Results for "wearable computer"

Wearables sales expected to hit 64 million by 2017

Wearables sales expected to hit 64 million by 2017

The wearables market is slowly growing, with the likes of the Galaxy Gear and other smartwatches and Google Glass kicking off an industry anticipated to grow in the coming years. Analyst firm Berg Insight has gone elbows-deep into this market, shaping up numbers on where it sees the industry heading in the coming years. According to the firm, wearable computing devices will hit 64 million unit shipments by 2017.

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OmniGlass wearable reference design aims to take Glass rivals mass-market

OmniGlass wearable reference design aims to take Glass rivals mass-market

With wearables like Google Glass approaching the consumer market, and predictions that the segment as a whole could be a $50bn business in just a few years time, OmniVision is wading in with a shortcut for companies wanting to launch their own head-mounted computer. Consisting of a tiny head-worn display, camera, and image processor, the OmniGlass reference design is intended to be a one-stop way of putting digital content and augmented reality onto users' faces.

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Google using $10m quantum computer to understand Glass future

Google using $10m quantum computer to understand Glass future

Google has used some of the most advanced computing technology, quantum chips in the D-Wave computer it has bought with NASA, to address one of the most basic issues in its Glass wearable: figuring out if users are blinking on purpose or involuntarily. The perhaps humdrum implementation, revealed for the first time this week in a film about the technology, has seen the quantum computer - which is based at Google's Quantum Artificial Intelligence Lab - bring its ability to examine complex multiples of possibilities effectively simultaneously to bear on refining the algorithms involved in Glass and its non-traditional control systems.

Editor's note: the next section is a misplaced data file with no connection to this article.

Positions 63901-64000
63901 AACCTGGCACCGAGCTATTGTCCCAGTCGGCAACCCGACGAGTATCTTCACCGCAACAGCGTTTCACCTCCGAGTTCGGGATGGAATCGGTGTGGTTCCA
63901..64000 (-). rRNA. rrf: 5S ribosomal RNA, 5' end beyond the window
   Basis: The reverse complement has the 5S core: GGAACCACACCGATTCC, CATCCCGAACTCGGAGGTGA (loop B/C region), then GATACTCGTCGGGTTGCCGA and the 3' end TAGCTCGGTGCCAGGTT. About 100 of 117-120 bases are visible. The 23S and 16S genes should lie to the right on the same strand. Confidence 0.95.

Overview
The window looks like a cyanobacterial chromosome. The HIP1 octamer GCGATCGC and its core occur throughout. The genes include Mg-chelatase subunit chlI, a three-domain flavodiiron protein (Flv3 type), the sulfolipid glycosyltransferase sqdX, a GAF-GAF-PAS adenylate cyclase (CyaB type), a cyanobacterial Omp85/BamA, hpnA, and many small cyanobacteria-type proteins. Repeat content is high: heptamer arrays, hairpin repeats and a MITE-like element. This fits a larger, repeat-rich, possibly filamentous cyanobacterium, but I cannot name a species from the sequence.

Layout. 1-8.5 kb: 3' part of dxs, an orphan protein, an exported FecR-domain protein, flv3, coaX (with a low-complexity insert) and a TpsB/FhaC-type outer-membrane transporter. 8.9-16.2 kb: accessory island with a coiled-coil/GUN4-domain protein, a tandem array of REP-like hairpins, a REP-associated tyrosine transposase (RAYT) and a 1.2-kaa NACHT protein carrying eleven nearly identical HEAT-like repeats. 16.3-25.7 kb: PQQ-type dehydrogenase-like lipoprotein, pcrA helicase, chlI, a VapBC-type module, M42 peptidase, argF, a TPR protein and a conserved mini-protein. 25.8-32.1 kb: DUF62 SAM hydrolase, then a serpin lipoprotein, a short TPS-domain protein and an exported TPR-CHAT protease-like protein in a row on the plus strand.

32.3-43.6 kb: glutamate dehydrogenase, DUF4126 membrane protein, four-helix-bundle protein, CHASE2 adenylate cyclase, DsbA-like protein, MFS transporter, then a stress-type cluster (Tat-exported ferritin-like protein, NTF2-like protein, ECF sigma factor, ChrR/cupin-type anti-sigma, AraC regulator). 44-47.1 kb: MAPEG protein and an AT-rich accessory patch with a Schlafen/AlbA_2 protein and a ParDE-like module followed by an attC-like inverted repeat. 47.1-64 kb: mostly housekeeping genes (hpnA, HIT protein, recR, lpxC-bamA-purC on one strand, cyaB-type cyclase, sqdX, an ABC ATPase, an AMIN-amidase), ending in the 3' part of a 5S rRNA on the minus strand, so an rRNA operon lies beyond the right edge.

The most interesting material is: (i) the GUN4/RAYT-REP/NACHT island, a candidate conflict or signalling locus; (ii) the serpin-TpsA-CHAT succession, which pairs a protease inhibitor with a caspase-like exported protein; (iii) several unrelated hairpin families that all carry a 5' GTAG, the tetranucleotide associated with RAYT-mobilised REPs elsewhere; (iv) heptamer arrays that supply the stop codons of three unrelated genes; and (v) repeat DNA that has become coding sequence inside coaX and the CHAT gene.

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Meta 1 wearable: We talk “The Apple of AR” with founder Meron Gribetz

Meta 1 wearable: We talk “The Apple of AR” with founder Meron Gribetz

Meta may not be the first name you think of in wearables, but the $200k Kickstarter startup that wants to be the Apple of augmented reality isn't letting that hold it back. The project prompted dropped-jaws and skepticism in almost equal measure back in January, with its full-digital-overlay concept, and less than a year later the first hardware is almost ready to ship. We caught up with founder and CEO Meron Gribetz ahead of the second phase of the Meta reveal - and the debut of a new version of the meta 1 headset - to find out what's next in hardware for the company, discuss the premium you'll pay for true AR, and why he'd say no to Samsung.

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3D UI wearable promises Kinect-style discrete Glass alternative

3D UI wearable promises Kinect-style discrete Glass alternative

A new wearable computer with a control system that uses Kinect-style hand tracking could avoid "OK, Glass" style embarrassment, a team from ITRI in Taiwan suggests, aiming to have the headset on the market within the next two years. The 3D floating interface, handiwork of the Industrial Technology Research Institute, puts a depth-sensor array on top of a pair of digital glasses, and can track fingers and other objects as they navigate through a virtual interface.

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Dell smartwatch hinted as company invests in wearable R&D

Dell smartwatch hinted as company invests in wearable R&D